Help your college student plan for a safe spring break trip
In recent years, popular Florida and Texas spring break destinations like Panama City Beach have banned alcohol on their beaches. It wasn’t just because spring break partygoers were too loud and left too much trash behind—although these were cited as issues, too.
It was largely because of crime. In 2015, the Panama City Beach police department responded to more than 13,000 calls and made 1,300 arrests during spring break alone.
Many were “just” for disorderly conduct activities, but some weren’t that innocuous. Students were arrested for sexual assault and violent crime, too, while they were under the influence of alcohol and other drugs.
So, what does this mean for your college student who wants to go away with friends on break?
We know you can’t (and don’t want to!) control your child’s every move, especially since they may already be living away from home. But if and when the topic of spring break vacation comes up, here are a few suggestions to help make sure your child can have fun and be as safe as possible:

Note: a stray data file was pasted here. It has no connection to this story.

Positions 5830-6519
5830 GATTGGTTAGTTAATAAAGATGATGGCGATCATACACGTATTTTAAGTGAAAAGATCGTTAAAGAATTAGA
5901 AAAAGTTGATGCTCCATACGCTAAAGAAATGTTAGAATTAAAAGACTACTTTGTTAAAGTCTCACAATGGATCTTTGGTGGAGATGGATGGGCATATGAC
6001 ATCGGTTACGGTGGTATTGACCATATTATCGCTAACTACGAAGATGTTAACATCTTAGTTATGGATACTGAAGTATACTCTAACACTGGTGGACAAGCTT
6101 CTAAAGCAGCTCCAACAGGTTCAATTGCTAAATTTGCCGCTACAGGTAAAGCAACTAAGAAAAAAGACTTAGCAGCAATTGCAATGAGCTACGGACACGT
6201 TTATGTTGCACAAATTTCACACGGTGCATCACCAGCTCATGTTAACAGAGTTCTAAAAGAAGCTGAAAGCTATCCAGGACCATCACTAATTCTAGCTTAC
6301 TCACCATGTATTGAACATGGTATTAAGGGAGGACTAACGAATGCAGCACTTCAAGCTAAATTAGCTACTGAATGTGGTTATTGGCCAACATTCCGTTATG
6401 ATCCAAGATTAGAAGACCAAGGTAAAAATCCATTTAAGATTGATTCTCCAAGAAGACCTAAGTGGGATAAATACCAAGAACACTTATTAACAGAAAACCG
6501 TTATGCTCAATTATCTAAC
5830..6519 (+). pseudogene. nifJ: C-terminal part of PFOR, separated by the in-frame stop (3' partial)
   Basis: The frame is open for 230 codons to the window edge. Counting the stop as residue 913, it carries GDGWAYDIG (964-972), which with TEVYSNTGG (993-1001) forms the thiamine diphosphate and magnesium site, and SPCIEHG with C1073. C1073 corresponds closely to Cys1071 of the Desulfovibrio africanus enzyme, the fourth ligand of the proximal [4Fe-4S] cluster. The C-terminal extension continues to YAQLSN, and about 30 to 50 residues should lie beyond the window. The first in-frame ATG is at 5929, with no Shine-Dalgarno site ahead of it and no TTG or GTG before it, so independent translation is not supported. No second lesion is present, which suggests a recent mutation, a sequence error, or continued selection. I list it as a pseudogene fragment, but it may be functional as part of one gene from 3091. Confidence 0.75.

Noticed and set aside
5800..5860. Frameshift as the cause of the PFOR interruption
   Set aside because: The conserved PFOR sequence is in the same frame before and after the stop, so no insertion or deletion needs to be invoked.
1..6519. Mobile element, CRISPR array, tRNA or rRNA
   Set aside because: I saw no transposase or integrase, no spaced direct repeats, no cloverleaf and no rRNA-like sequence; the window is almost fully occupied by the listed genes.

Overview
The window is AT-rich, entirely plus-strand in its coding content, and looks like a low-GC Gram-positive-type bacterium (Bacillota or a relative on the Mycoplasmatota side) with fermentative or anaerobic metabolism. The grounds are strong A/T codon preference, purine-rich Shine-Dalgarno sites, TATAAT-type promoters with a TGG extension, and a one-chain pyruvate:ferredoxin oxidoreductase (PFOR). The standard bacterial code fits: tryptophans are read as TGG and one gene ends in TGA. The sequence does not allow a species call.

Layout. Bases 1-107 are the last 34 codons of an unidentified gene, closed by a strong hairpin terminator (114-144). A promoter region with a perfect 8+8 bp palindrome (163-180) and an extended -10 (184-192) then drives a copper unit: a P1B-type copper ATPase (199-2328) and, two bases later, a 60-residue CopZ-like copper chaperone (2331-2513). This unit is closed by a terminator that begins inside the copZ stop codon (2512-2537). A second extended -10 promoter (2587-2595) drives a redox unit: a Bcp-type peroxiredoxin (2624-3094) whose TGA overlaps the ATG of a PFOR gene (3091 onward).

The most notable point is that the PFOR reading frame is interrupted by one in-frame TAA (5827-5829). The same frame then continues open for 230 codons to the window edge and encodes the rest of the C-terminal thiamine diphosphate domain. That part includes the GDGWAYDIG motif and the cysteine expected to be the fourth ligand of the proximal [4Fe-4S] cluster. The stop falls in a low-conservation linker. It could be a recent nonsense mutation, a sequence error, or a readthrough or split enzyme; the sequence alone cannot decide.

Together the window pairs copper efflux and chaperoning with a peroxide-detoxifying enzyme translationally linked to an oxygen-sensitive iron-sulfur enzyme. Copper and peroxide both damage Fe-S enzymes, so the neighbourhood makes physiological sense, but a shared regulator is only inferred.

- Discuss the dangers of excessive and underage drinking—especially, for this week, in regard to safety and legal issues. Underage and harmful drinking can lead to sexual assault, unplanned sex, injury from accidents or fighting, and even death. As noted above, there can also be legal ramifications that could follow them for life.
- Help your child review travel information to plan alternative activities that don’t involve alcohol.
- Make sure your child knows the signs of alcohol poisoning, and how to get help.
- Stay in regular contact throughout the break.
And, by the way, studies show that students who choose to stay home or vacation with parents over break are less likely to drink—obvious but worth a mention!
Spring break excess often makes the news, but college students face risks associated with drinking throughout the entire year. Curious how alcohol plays a role in college year-round? Read “Are you talking to your college-bound teen about alcohol?”Tags: alcohol-free, college, Idaho teen, spring break, spring break alcohol, spring break college drinking, underage drinking Idaho